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  • The History of the Sunni and Shia Split

  • Understanding the Divisions within Islam
  • By: Charles River Editors
  • Narrated by: Colin Fluxman
  • Length: 1 hr and 25 mins
  • Unabridged
  • Overall
    4 out of 5 stars 227
  • Performance
    4 out of 5 stars 201
  • Story
    4 out of 5 stars 201

Different branches of the same religion are the exception more than the rule, and they have had a profound impact upon history. The schism between the Orthodox and Catholic Churches influenced relationships between nations across Europe, and religious intolerance based on different Christian faiths led to persecution and outright violence across the continent for centuries.

  • 5 out of 5 stars
  • Excellent preface to making sense of intl news.

  • By Jan on 07-16-15

Very Informative

Overall
5 out of 5 stars
Performance
4 out of 5 stars
Story
4 out of 5 stars

Reviewed: 04-07-17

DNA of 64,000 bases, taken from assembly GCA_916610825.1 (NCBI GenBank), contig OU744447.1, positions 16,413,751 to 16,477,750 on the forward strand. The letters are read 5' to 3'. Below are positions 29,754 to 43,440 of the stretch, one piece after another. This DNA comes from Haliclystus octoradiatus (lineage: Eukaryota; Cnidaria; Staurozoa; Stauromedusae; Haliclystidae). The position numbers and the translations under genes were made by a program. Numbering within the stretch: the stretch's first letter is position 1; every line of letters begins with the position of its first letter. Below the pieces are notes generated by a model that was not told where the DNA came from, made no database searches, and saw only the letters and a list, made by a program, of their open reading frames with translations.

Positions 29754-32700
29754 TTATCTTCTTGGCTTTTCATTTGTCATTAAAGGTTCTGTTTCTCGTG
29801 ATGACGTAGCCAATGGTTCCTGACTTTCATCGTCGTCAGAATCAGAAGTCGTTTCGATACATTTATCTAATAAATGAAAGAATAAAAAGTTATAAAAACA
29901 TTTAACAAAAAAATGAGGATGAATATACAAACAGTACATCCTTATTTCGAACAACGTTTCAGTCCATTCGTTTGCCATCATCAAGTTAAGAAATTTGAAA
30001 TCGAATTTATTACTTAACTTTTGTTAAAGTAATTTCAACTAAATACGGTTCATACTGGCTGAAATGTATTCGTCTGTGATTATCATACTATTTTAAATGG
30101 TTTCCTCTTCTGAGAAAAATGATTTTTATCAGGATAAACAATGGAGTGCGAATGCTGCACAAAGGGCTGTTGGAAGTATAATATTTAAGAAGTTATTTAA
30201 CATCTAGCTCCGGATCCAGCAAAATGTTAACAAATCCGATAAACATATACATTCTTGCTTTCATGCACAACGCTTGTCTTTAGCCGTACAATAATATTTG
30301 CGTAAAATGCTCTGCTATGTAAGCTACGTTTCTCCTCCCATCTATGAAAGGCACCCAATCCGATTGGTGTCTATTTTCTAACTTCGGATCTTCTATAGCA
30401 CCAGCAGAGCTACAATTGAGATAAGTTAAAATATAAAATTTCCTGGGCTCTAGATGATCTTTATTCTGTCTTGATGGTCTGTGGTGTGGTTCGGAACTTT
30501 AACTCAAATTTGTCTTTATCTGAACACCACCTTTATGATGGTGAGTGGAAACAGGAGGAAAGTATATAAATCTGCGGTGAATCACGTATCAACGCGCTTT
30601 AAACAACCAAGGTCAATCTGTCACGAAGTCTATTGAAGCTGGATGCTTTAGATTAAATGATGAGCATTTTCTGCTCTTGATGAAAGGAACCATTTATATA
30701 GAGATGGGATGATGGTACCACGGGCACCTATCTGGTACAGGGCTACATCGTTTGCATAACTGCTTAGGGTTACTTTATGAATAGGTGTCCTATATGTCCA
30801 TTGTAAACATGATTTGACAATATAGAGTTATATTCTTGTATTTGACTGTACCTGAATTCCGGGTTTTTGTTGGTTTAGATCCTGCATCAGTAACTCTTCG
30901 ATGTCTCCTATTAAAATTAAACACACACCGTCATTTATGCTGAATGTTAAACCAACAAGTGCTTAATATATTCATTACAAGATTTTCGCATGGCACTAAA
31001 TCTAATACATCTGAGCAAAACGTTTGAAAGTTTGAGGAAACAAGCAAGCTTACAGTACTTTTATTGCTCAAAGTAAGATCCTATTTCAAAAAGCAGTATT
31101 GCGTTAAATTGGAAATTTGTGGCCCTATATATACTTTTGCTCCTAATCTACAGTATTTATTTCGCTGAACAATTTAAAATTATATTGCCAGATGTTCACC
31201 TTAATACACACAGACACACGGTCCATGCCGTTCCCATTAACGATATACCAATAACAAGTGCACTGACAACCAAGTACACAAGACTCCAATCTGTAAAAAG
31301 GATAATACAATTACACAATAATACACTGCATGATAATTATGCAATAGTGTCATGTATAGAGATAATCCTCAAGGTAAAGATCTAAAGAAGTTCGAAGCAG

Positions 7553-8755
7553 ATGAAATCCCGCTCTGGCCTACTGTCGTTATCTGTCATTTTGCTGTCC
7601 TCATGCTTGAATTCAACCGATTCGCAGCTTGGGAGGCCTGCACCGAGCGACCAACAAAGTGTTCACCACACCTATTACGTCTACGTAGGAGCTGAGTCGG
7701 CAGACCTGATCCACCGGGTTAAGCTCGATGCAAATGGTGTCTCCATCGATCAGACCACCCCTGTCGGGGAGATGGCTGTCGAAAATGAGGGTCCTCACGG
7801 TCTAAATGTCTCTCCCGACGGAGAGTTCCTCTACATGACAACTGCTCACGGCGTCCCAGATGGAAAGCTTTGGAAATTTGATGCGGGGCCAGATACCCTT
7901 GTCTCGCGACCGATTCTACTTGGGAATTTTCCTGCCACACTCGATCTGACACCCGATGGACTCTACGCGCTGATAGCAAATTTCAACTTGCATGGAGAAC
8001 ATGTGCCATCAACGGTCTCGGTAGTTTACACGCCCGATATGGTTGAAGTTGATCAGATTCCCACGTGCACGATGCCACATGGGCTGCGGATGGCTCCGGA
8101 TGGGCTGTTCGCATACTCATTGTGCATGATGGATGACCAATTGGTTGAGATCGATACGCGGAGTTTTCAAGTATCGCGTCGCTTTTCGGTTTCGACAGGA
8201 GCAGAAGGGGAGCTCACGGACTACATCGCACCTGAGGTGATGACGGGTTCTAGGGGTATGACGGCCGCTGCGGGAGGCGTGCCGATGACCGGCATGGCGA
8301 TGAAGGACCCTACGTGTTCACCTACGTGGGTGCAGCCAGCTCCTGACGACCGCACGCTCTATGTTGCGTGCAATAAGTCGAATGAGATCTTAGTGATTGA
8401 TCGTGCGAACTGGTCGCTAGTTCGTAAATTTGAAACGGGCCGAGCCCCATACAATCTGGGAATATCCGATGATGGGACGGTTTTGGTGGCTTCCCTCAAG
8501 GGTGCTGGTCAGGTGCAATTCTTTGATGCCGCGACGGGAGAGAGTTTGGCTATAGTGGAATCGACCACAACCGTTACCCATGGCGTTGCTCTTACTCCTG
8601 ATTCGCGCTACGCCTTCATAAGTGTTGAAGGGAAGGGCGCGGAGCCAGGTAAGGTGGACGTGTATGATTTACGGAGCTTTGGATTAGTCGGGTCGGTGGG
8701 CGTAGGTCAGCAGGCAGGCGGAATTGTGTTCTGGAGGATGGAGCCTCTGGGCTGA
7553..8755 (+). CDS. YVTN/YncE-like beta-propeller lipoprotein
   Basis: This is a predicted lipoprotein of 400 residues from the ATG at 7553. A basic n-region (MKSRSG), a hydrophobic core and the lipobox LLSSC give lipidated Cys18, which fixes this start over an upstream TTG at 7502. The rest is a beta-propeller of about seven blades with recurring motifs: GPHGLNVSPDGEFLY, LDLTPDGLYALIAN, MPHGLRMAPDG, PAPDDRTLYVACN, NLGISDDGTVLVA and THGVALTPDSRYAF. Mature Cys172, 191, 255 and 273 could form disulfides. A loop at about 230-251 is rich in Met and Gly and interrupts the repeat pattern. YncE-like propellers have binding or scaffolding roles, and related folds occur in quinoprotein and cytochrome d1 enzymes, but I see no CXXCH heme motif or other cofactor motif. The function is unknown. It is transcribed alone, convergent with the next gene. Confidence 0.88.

As a practicing Sunni Muslim who has always tried to wrap his head around the Sunni-Shia split, I found this book to be very informative. It helped me really understand how certain events unfolded and just what their effects were.

I would like to say to those readers who are not Muslim, to keep in mind 2 things:

1. The history of the split is not really argued over. It's the results and the religious conclusions that become the problem. For example, Sunnis don't really argue that Ali (ra) was correct and Muawiya (ra) was incorrect, but we would not take from this that Muawiya (ra) was some sort of apostate and evil. They were two great men who were both loved by the God and His Messenger (pbuh) who had a disagreement (albeit a serious one!). For Sunnis, vilifying either man is going too far. This is one example, and there are many others (e.g. Yazid was a tyrant) that also make this point.

2. The book does not (and I don't expect it to) touch upon the bond and love that all the sahabah had for each other. They did not want to fight each other and I think for me that's the biggest tragedy of the split: that the main actors involved would never have wanted it to happen. They had a serious disagreement and though they loved each other they felt they had a duty to fight for what they thought was right. That's basically the Sunni viewpoint as I understand it.

5 of 5 people found this review helpful